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Lab Test

Menopause Screen-II

Menopause is a natural biological process that signifies the end of a woman's reproductive years. It's diagnosed after you've gone 12 months without a menstrual period. Menopause can occur in your 40s or 50s, with the average age being 51 in the United States. Menopause is accompanied by various physiological changes and hormonal imbalances in the body, which may lead to a range of symptoms and health concerns. A Menopause Screen-II diagnostic test can help to identify these hormonal changes and guide healthcare providers in managing the symptoms and health risks associated with menopause.

  • Profile Name: Menopause Screen-II
  • Sample Type: Blood
  • Preparations Required: There are no specific instructions for this test. You can continue your regular diet and daily activities unless instructed otherwise by your healthcare provider.
  • Report Time: 4 hours

This comprehensive test includes the evaluation of multiple hormones and health markers, including Estradiol (E2), Follicle Stimulating Hormone (FSH), FreeT4 (Thyroxine), Luteinizing Hormone (LH), Thyroid Stimulating Hormone (TSH), Calcium, Phosphorus, 25-Hydroxyvitamin D (25 OH-Vit D), Cholesterol, and Triglycerides. These parameters provide insights into various aspects of health, including reproductive health, thyroid function, bone health, and lipid metabolism, which are often affected during menopause.

Home Sample Collection Process

Book your convenient slot
Book your convenient slot
Sample Collection by Phlebotomist
Sample Collection by Phlebotomist
Reporting of the sample at lab
Reporting of the sample at lab
Download Reports
Download Reports
Frequently Asked Questions

The Menopause Screen-II test is designed to evaluate the hormonal status and other health markers in women who are in perimenopause or menopause. It helps to detect hormonal imbalances, assess thyroid function, bone health, and lipid profile, which could be affected during menopause.

No fasting is required for the Menopause Screen-II test. You can have your regular meals and drinks before the test.

The test requires a simple blood draw, which is usually done from a vein in your arm.

While the test alone cannot diagnose menopause, it can help identify hormonal imbalances typically seen during menopause. Menopause is usually diagnosed clinically based on your symptoms and the absence of menstrual periods for 12 months.

Abnormal results may indicate hormonal imbalances related to menopause. They may also point to issues with thyroid function, bone health, or lipid metabolism. Your doctor will interpret your results in the context of your symptoms, medical history, and other relevant information.

The normal levels can vary depending on the laboratory, the specific test used, and individual factors. Your healthcare provider or the laboratory will provide you with the reference ranges for each parameter.

The frequency of this test depends on your symptoms, health status, and your doctor's recommendations. If you are in perimenopause or menopause and experiencing bothersome symptoms, your doctor may advise you to take this test.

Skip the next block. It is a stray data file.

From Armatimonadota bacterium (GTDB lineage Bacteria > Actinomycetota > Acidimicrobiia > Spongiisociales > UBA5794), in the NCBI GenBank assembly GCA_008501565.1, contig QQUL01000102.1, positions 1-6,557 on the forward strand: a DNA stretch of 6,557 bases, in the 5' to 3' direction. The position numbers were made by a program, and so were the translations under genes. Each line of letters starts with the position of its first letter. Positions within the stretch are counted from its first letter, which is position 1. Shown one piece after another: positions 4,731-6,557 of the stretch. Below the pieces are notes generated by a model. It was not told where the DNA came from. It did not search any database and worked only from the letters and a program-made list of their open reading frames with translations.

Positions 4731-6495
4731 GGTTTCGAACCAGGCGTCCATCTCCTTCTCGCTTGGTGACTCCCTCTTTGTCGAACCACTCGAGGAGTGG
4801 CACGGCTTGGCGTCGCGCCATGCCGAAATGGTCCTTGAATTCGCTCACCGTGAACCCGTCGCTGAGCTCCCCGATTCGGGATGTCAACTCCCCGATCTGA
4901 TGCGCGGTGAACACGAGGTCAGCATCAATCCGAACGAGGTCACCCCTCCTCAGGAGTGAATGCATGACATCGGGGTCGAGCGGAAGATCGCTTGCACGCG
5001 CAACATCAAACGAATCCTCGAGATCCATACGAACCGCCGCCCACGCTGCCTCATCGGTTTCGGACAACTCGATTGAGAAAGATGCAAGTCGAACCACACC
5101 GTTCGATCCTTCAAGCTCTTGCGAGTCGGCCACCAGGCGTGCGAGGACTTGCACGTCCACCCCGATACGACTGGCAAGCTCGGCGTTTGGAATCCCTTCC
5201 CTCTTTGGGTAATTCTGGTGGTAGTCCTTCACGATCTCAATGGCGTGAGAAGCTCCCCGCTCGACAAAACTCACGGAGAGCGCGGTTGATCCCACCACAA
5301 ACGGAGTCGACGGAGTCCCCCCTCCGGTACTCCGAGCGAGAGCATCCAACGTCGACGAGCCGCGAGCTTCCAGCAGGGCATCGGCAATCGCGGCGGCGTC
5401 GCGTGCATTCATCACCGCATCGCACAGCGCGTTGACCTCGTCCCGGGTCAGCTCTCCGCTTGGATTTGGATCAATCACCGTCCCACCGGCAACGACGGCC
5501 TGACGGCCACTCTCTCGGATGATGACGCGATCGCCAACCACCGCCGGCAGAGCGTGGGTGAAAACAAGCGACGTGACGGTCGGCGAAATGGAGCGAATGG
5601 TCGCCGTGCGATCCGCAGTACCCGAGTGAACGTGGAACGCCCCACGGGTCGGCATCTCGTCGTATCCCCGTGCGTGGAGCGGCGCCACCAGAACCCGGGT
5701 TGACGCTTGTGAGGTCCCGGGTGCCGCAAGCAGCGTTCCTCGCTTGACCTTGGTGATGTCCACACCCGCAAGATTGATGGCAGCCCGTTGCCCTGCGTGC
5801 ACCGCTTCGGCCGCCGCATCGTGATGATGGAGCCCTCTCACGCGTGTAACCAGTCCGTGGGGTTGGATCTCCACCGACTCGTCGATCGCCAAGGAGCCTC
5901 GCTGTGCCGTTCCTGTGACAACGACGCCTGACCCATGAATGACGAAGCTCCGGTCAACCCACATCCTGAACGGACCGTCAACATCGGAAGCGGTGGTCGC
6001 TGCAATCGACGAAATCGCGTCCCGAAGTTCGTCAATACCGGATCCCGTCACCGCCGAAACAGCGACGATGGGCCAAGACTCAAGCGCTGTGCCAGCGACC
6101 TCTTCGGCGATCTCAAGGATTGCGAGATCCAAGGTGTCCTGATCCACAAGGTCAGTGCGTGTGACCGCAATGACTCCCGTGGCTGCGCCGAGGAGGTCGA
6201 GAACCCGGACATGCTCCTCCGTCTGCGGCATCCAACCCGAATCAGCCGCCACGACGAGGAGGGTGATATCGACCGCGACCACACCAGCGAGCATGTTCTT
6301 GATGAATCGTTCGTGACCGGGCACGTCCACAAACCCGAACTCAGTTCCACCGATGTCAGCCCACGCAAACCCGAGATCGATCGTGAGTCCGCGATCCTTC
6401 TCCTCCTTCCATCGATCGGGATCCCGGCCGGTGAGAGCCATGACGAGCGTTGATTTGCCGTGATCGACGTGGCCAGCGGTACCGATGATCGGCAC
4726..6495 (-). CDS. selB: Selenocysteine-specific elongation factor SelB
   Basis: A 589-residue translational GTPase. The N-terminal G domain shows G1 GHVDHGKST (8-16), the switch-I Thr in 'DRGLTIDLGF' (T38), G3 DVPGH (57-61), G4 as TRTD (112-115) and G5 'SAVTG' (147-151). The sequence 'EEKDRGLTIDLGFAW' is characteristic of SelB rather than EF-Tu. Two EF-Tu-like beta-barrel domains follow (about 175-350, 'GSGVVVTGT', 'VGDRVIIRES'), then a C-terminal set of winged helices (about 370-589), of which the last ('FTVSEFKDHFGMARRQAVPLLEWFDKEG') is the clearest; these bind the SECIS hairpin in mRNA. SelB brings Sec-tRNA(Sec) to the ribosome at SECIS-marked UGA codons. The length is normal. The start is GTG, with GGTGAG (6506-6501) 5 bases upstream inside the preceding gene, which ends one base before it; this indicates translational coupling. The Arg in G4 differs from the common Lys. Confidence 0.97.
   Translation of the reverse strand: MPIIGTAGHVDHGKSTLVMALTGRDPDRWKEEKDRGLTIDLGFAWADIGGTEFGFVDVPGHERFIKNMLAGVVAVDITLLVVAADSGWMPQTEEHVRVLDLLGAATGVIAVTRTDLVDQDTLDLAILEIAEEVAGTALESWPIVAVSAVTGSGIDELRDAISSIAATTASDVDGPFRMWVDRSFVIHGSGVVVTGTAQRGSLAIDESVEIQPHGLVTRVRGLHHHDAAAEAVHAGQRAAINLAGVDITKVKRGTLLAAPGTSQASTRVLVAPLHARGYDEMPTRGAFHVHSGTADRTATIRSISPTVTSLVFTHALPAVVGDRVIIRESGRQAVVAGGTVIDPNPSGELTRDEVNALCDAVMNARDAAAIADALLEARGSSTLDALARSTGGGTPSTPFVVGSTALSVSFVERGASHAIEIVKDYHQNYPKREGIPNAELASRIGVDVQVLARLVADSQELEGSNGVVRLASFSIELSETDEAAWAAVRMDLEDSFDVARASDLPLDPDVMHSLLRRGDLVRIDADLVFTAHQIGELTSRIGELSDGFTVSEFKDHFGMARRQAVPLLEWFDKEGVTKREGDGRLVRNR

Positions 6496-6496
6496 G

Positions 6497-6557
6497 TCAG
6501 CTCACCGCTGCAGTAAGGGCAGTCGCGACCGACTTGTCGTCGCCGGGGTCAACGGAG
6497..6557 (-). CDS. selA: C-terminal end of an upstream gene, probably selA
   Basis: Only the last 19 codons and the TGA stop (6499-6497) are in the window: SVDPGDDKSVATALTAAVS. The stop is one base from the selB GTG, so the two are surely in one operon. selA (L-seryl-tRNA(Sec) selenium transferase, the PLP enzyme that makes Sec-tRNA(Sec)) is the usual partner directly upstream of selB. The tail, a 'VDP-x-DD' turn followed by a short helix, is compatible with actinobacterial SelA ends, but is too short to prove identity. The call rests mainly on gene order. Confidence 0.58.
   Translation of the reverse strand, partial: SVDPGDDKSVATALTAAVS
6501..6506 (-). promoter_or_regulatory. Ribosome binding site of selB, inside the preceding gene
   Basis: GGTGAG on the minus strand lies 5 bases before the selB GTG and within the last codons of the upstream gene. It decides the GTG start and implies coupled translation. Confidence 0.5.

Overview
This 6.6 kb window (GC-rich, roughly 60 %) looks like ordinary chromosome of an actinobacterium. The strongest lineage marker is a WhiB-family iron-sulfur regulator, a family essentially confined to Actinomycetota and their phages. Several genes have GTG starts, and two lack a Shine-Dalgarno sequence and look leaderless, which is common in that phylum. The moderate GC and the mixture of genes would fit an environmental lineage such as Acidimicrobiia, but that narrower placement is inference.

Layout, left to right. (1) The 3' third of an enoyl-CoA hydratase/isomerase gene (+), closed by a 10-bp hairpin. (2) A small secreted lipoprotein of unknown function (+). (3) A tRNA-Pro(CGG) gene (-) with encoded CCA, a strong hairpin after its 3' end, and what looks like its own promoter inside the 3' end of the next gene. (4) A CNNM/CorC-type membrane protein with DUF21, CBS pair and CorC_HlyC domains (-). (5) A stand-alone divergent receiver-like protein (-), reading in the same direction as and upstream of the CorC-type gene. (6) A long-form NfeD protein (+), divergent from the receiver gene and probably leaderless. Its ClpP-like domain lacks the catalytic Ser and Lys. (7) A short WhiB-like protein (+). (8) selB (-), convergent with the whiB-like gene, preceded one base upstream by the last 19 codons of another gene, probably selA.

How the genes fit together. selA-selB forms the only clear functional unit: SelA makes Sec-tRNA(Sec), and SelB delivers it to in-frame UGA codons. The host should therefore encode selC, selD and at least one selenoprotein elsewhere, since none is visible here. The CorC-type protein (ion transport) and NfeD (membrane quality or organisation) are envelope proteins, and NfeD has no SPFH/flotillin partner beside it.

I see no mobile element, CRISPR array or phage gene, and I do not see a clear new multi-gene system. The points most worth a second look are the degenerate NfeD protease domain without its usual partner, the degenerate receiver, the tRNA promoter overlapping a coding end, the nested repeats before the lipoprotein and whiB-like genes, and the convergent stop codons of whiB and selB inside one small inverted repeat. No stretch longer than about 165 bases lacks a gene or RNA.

Several factors can affect the test results, including your age, the stage of your menstrual cycle (in premenopausal women), the use of certain medications, and your overall health status.

Yes, menopause can affect your lipid profile. After menopause, women often experience an increase in LDL (bad) cholesterol and triglycerides, and a decrease in HDL (good) cholesterol. This can increase the risk of heart disease.

During menopause, changes in hormone levels can lead to decreased calcium absorption and bone loss. Vitamin D is essential for calcium absorption, so it's important to monitor these levels in menopausal women to prevent osteoporosis.

Abnormal thyroid hormone levels can indicate a thyroid disorder, which may cause symptoms similar to menopause, such as hot flashes and irregular periods. Your healthcare provider may order additional tests to diagnose a thyroid condition.

If your test results are abnormal, it's important to discuss them with your healthcare provider. They can help you understand what these results mean and guide you on the next steps for managing your health.

Yes, certain medications can affect the hormone levels and other parameters measured in this test. It's important to inform your healthcare provider about all the medications and supplements you are taking.

Menopause itself is not a disease, but the changes in hormone levels can increase your risk for certain health conditions, such as heart disease and osteoporosis. Regular check-ups and preventive care are essential during and after menopause.

If your test results are abnormal, you should consult with a healthcare provider who specializes in women's health, such as a gynecologist or endocrinologist.

In conclusion, the Menopause Screen-II is a comprehensive test that evaluates various health markers impacted by menopause. Understanding your hormonal status and other health parameters can help you and your healthcare provider manage menopause effectively and proactively address any potential health risks.

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Locations Near You in Hyderabad
  • 4KM from Madhapur
  • 3KM from Banjara Hills
  • 1.9KM from Yusufguda
  • 3KM from Madhura Nagar
  • 5KM from Shaikpet